Vamu, May The Trench eyewit
ness sends the following description of
the fighting nt Hteenstraete:
"Our soldiers wero not satisfied with
carrying the trench In front of the vil
lage, and In the wild charge that fol
lowed they carried the second line. Of
tho village nothing remains but ruins,
but thesis ruins nio. llko all tho rest, or
ganlxed In 11 highly effective manner. In
the street fighting the Zouaves, shnrp
shooters nnd Algerians gained ground
rapidly. They captured four mitrail
leuses, also rllles and bomb throwers.
"Tho Germans, who occupied the deep
cellars nf mi old brasserie, offered a de
termined resistance. They were In
trenched In tho cellars mid much of tho
lighting was underground. At the end
of a brief Interval the Zouaves wero
seen coining nut by the stairway. They
were masters nf the rellars.
"On the right the sharpshooters also
were making progress. Tlie enemy, by
means of n tunnel, precariously held,
still had nrcess to the Yperleo bridge,
but fearing that bis Hank would b
turned, ho wns dashing hither and
thither, advancing and retreating.
Minrpihnntrrn I'li-lt Oft Men.
"On the steep shore, a short distance
away, our seasoned sharpshooters were
following this confused movement """J
every time a head appearnl a well aimed
rule bullet added another body to the
German den.il III Uie tronches.
"At the end of tho day we reached
the canal nnd took up nur positions along
the road from Ste, istraete to the
Yperlee bridge and I.Uerne. We hold
this road as far as the bridge.
"The rpeitacln offered in tho evening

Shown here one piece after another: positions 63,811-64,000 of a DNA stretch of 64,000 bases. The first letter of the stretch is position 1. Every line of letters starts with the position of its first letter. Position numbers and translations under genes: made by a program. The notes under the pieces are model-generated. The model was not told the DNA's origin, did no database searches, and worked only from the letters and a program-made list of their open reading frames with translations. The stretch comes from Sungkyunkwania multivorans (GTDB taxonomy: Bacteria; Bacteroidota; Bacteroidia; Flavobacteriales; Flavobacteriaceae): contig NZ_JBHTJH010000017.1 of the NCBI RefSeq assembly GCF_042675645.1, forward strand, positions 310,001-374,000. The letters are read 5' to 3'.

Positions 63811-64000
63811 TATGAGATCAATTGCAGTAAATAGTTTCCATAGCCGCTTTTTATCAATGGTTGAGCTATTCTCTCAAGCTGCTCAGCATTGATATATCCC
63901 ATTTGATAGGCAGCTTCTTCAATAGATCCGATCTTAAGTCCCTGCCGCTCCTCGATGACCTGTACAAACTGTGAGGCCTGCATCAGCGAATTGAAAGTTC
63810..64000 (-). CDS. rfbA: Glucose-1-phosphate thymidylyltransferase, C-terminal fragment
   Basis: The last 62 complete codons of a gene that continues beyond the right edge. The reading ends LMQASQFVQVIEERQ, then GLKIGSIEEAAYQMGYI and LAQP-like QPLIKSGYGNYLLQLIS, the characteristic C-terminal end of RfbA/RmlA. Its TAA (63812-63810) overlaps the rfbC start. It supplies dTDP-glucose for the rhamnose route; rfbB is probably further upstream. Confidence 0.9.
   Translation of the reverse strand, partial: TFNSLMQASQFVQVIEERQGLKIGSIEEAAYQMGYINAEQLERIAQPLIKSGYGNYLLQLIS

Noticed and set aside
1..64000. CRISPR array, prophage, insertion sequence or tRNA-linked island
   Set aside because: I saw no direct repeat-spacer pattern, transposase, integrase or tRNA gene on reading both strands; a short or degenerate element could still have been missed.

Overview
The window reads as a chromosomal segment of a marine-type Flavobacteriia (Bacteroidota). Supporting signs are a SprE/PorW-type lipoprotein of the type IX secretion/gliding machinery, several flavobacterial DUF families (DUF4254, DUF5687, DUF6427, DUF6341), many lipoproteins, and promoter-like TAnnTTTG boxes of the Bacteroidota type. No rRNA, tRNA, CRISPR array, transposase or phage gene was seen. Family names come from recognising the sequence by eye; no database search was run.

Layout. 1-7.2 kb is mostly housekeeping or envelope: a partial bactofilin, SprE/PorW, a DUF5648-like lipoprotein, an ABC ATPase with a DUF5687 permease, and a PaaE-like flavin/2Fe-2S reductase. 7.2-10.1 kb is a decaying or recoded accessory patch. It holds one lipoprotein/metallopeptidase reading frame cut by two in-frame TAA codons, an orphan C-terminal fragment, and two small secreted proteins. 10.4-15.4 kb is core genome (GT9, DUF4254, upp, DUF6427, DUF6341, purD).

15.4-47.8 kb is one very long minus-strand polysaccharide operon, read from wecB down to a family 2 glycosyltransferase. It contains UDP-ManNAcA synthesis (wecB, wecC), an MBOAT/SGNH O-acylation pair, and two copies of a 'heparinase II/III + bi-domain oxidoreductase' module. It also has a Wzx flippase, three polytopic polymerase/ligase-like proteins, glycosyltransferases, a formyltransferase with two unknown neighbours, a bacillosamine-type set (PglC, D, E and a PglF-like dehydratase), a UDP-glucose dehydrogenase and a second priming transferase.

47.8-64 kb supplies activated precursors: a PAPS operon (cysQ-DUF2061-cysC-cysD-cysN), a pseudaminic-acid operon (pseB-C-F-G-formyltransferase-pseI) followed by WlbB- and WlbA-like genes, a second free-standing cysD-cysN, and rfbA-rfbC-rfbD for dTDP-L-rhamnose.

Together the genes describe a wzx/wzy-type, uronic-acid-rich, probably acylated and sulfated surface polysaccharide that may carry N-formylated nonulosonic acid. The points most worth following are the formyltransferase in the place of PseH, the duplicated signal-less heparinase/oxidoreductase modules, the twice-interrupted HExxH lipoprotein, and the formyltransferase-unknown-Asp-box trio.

on the battlefield around Steenstraete
nnd In thn vlllnge Itself was frightful.
The Germans left more than COn dead
on tho Held, our losses were serious,
but far less than tluo of the enemy-
"At the same'moment that our attack
tva hecun ac.ilnst Sleenstraete another
attack was delivered n the I let Has
frnm (111 the latter our artillery prep-
! aratlon had been very easily carried out.
The Infantry fighting wms, tnererore, iesn
........ vi ninhtf.ill the Zouaves wcie
mnsters of the enemy's tnree lines oi
trenches and of nil tne nouses m n
Sas ion 'he left bank). W walked In
with our hands In our pockets; said u
sergeant, lighting his pipe.
'Our progress was continueu immedi
ately toward the north We captured
three mitrailleuses and sex oral bomb
throwing guns and made prisoners
threo officers ana tniny men in
tunnels. The number of German dead
exceeded Too. They belonged to two of
the three regiments which the enemy
hnd iniiBsed nn the left bank to In
sure Its possession,
"During the night the Germans tried
to take advantage of the darknes to
deliver a counter attack At Steen
straete. in the cut up ground wmcn
our 1 1 oops had not had tlmo to or
ganize, the enemy succeeded In making
an advance and through the Interval be
tween the two sections they entered the
village They had begun to advance In
the streets when some one shouted,
"vnlln les lloclies 1
"At this cry rifle fire burst forth f'om
every point. The Germans, about a
company, attempted to retreat, but It
wns too late. The sharpshooters got
before them nnd the entire company
wus encircled and mpturcd
nnttle 1'nnnht In tinrk.
'Trom the direction of Het Sas the
Germans showed a prefeience for the
use of asphyxiating shells. Our fcol
illers, however, donned their masks and
successfully withstood this form of at
tack. When the German Infantry de
bouched they found our men rendy to
resist, hurling their hand gtenailes Into j
the tlnrknes with rare precision. Tho
enemy was repulsed, and several hun- I
dred more German dead were added lii
the casualties of the day As one of our
Zounves said, 'Its disgusting, but we1
have to walk over them.' i
"The morale of the Germans leaves
much to be desired. ,
"On nnd after May 15 we heard salvos
nf rllle tire from the German trenche-. 1
but not a single bullet reached our,
"It has been confirmed that one (i.r